The “Presentism” of Global History True or false, it seems to me that all humans are put on the same temporal plane by globalisation so that the temporal regime of global history pivots around contemporaneity, the consciousness of being together in the present time which is enabled and enforced by global technoscience (especially networks of global com- munication, information, and transportation). Thus the temporal focus of global history is neither the past, as in mythomaniac times, nor the future, as in modern times, but the present contemporaneity of all humans. This leads Global History to critique the ideology of non-contemporaneity, the claim that not all contemporaries are contemporaneous. I shall be arguing that global history privileges contemporaneity and dispels the idea of non-contemporaneity, which was built deep into the historical system of the Modern Age and has created temporal haves and have-nots among peoples and cultures since the days of Columbus. Today, the classification of fellow human be- ings as “non-contemporaneous others” (i.e. primitives) would appear to be a shame ethically and a mistake politically. The Taliban were not remnants from the past or simply backward others; they participated in contemporary global history with 110 Wolf Schäfer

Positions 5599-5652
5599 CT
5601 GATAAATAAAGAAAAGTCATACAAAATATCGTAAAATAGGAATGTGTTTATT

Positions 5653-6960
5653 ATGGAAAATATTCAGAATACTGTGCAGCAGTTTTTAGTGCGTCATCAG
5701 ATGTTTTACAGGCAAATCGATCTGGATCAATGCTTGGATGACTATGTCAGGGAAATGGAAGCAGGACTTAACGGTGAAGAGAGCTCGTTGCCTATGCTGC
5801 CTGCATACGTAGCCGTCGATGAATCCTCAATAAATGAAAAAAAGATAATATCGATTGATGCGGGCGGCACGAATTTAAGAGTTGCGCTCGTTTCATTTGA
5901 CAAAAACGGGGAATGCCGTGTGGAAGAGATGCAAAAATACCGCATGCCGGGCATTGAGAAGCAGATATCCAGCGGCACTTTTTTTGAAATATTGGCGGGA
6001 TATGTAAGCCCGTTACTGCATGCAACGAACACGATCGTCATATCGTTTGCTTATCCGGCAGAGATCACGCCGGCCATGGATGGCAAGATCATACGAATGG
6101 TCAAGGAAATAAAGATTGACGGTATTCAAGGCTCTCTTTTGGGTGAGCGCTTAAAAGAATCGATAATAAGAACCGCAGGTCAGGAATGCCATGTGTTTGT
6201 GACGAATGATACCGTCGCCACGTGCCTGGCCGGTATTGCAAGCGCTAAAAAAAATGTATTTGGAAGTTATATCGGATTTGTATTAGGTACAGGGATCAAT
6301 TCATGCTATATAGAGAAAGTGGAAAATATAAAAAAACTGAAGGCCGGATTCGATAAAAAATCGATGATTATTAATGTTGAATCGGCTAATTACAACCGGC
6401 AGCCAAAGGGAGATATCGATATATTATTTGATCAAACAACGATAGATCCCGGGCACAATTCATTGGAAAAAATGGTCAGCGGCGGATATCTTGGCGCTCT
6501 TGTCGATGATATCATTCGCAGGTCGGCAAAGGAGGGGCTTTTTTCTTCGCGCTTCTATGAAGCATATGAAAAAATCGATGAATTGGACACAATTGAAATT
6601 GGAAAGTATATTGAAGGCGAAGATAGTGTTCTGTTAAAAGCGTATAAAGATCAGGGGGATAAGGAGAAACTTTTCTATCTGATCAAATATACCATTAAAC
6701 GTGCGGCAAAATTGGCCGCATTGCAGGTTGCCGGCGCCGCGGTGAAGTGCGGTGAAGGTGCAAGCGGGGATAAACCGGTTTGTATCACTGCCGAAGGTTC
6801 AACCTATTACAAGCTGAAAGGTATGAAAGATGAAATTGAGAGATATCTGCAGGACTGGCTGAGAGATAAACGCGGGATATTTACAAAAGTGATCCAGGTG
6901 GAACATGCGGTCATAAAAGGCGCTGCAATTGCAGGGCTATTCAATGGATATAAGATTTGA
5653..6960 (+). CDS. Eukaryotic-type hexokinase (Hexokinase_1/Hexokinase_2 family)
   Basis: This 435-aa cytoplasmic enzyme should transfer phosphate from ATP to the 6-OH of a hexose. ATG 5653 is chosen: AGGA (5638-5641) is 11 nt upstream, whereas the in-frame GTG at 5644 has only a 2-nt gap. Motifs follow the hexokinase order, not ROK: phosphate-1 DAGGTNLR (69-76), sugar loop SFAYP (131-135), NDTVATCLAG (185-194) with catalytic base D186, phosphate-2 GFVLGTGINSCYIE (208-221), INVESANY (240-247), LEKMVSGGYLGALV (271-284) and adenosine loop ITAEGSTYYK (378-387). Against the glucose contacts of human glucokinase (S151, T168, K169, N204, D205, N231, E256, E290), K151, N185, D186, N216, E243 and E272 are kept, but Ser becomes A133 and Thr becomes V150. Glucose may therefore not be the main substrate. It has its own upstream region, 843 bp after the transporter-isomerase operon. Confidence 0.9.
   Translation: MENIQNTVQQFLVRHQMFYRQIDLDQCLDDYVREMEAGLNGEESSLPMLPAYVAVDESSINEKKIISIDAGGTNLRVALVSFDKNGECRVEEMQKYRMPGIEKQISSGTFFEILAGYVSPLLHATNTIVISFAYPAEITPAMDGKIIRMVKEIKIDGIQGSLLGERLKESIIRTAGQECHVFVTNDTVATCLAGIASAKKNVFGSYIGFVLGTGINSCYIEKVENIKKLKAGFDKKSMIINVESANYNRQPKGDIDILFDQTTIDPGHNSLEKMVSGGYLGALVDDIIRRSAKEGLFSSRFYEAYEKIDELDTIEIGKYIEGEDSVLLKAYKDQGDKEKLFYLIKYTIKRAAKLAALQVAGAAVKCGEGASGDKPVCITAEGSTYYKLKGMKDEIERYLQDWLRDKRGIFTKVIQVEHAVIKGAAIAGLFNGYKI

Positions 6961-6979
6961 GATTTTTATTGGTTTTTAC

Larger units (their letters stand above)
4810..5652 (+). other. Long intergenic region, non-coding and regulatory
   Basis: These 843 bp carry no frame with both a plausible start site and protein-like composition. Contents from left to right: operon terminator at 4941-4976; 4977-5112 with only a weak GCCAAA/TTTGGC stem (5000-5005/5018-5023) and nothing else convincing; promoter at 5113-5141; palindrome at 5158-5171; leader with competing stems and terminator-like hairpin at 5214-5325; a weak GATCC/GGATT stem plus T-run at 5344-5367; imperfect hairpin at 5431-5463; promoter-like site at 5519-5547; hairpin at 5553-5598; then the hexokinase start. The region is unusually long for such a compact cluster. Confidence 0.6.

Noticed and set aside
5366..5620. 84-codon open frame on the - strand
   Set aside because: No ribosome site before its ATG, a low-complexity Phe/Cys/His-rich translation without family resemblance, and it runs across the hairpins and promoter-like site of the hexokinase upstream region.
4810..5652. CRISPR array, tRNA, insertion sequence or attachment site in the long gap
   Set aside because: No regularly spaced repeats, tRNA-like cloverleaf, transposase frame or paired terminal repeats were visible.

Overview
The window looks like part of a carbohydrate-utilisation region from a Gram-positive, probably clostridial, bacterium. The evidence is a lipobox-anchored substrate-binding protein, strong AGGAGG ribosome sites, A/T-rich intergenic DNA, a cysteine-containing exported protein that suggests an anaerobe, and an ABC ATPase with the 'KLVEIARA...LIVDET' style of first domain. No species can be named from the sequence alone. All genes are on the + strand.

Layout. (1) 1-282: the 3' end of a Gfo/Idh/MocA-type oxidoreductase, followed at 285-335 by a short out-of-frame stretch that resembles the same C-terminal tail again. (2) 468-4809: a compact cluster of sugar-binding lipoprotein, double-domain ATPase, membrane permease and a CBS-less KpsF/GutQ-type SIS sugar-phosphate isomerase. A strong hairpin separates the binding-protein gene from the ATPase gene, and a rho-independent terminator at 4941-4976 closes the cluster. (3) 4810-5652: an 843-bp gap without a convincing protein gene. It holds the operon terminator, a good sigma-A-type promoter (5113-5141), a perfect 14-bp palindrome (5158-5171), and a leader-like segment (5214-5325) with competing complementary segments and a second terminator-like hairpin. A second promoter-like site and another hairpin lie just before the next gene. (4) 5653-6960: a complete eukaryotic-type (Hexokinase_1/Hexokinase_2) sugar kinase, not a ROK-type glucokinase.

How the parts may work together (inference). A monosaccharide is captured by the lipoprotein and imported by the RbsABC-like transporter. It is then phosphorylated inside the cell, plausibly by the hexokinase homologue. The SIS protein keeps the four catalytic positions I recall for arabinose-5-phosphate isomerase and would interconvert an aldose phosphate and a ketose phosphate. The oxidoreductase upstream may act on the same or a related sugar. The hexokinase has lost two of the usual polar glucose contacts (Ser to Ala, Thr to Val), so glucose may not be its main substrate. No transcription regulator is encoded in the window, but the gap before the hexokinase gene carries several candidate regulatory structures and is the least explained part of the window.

modern weapons and a debatable cultural alternative. Yet coming to terms with the complexity of the present time, which results from the massive parallelism of cul- tural contemporaneities, is obviously one of the great challenges of global history.20 So, how did the new temporal order come about and what does it mean to be know- ingly contemporaneous (in the present time) with everybody else on earth? Global information and communication in real time have become a reality in the second half of the 20th century. Today, all human societies on this planet can communicate simultaneously with one another. Thus the present time is in an ex- cellent position from a communications point of view. The spatial distance be- tween individuals and societies no longer delays the transmission of news. The bar- riers of geography that have existed since time immemorial have been reduced to virtually nothing insofar as the exchange of information is concerned. Geography has lost much of its hindrance to the transport of people and goods to every corner of the planet. Images, sounds, texts, data, and software generated at one “end” of the earth can be received by people at the other “end” within seconds. That has never been the case before. When Thomas Jefferson was President of the United States, he said to his Secre- tary of State one day: “Mr. Secretary, we have not heard from our Ambassador to France for two years. If he doesn’t write by Christmas, we might send him a let- ter.”21 This historical anecdote would not have survived if such a tolerant approach towards a lackadaisical ambassador had not been as remarkable then, nearly two centuries ago, as it would be today. Of greater interest to us, however, is the implicit message about the snail’s pace of long-distance communication in the past, up to the early 19th century. Jefferson wanted to keep the United States out of the Napoleonic wars in Europe and was keen to receive news from France; he himself was once the American envoy to Paris and was involved in drafting the French Declaration of the Rights of Man. Yet even a less patient president would have expected news from abroad to be delayed. Moreover, it would have never even occurred to him that one might be able to com- municate with Paris contemporaneously. At the time, the fastest means of sending a letter from Washington to Paris was by coach and sailing ship – in other words, it was several weeks in transit, and so was the reply. Communication about current events depended upon the distance from the event and, for that reason, it invari- ably lagged behind the events themselves. The geographical distance between vari- ous locations imposed a temporal gap in communication that increased in propor- tion to the distance and the difficulties of travel. There was no difference with re- gard to this predicament between the Egyptian Pharaohs and Jefferson: long-dis- tance communication was only possible non-contemporaneously. Geography mattered because long-distance communication was overwhelm- ingly tied to transportation. The message could not travel faster than the human or Global History and the Present Time 111